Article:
From: Charles Hixson (firstname.lastname@example.org)
Date: Mon Jan 12 2009 - 14:36:14 MST
Aleksei Riikonen wrote:
> Suppose that we don't really learn how to build FAI before we learn
> e.g. to scan human brains and construct simulated humans in simulated
> universes that we can run at huge subjective speedups.
> What would be the safest (realistic) thing to do?
> One option would be to run a rather large amount of simulations of a
> rather large amount of humans (and various modifications of humans),
> observe which simulated humans/tweaks appear to be the most reliable
> "good guys", and let those out into the real world as weakly
> superhuman AIs.
> I mean, if we don't have FAI, we anyway need to have imperfect
> humans(/non-humans) in positions of power. Instead of a real human, I
> would much rather vote for a simulated being on whom I have thousands
> of years of pseudo-historical data of how it has acted in simulated
> situations where it was tempted to be corrupted etc.
> Could it be argued that if we are in an ancestor simulation, one of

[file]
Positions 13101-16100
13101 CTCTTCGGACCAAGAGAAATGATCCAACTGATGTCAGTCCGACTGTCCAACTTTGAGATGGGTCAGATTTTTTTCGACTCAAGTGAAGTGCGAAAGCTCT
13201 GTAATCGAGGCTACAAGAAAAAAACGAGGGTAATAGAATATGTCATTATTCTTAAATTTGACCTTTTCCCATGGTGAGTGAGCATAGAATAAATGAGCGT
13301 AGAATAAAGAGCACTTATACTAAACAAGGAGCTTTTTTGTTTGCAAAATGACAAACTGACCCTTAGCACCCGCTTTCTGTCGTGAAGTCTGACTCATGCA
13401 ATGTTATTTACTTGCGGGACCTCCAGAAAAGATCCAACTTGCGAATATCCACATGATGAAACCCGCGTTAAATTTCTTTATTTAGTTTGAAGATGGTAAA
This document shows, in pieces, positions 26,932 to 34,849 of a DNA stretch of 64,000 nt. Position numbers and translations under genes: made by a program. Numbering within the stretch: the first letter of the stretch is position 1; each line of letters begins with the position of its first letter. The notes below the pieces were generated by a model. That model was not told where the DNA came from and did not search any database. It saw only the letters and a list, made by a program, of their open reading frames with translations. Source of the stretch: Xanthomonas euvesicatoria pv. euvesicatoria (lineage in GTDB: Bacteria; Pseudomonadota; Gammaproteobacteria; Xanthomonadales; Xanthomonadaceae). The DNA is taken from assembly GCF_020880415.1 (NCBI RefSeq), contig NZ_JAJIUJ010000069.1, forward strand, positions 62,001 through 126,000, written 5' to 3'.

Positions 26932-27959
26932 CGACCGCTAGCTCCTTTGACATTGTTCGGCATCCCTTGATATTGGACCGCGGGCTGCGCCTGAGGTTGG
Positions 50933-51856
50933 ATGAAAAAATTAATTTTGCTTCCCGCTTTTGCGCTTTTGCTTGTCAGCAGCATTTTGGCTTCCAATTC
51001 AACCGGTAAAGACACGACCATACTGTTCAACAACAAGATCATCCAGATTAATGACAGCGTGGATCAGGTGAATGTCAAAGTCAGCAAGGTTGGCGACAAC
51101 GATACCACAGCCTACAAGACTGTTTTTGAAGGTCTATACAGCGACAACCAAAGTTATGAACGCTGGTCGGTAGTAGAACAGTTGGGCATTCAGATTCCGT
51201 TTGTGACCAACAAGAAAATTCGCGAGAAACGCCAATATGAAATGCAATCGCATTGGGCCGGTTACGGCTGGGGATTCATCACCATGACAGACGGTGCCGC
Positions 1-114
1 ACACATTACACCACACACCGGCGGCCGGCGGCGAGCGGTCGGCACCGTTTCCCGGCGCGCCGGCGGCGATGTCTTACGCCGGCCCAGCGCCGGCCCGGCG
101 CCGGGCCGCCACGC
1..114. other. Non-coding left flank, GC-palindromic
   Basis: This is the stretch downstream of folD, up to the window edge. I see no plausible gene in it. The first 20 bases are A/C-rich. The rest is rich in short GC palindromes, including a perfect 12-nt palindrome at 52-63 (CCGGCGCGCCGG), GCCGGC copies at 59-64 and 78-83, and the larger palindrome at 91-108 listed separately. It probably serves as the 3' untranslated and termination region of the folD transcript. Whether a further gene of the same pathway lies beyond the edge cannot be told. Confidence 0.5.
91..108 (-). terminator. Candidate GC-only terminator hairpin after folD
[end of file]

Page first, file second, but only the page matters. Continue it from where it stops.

> the above kind is of a comparatively high probability? Sounds like one
> of the better reasons to run ancestor simulations.
> PS: I'd be glad to hear if I'm actually not saying anything new here.
I consider that implausible, because I believe that by the time there is
enough computer power to run simultaneous multiple mini-universe
simulations (Earth would probably be enough. No reason to simulate the
rest of the galaxy. Just fake the perceptions of it that would be
observable.) then either an FAI or a non-FAI will be created.
However, given the scenario...
That does seem like a good reason to run the simulations, but you are
assuming that the person in charge is a good guy who can be trusted with
that kind of power, in which case why not use him as your first upload?
Given human political organization the only things that keep the
power-hungry psychopaths from scrambling to be an upload are:
1) They wouldn't see the upload as themself, and neither would the
upload see itself as them.
2) They don't believe it's possible anyway.
3) They don't understand the amount of power that a computer running
the country (under nominal external direction) would have.
If such a thing happens, and we're very lucky, the first upload will be
someone like Craig Ventner. He's an egomaniac, but not a psychopath.
Simulations as you propose would be a good rational solution. I just
don't see them as the kind of thing our political systems are good at
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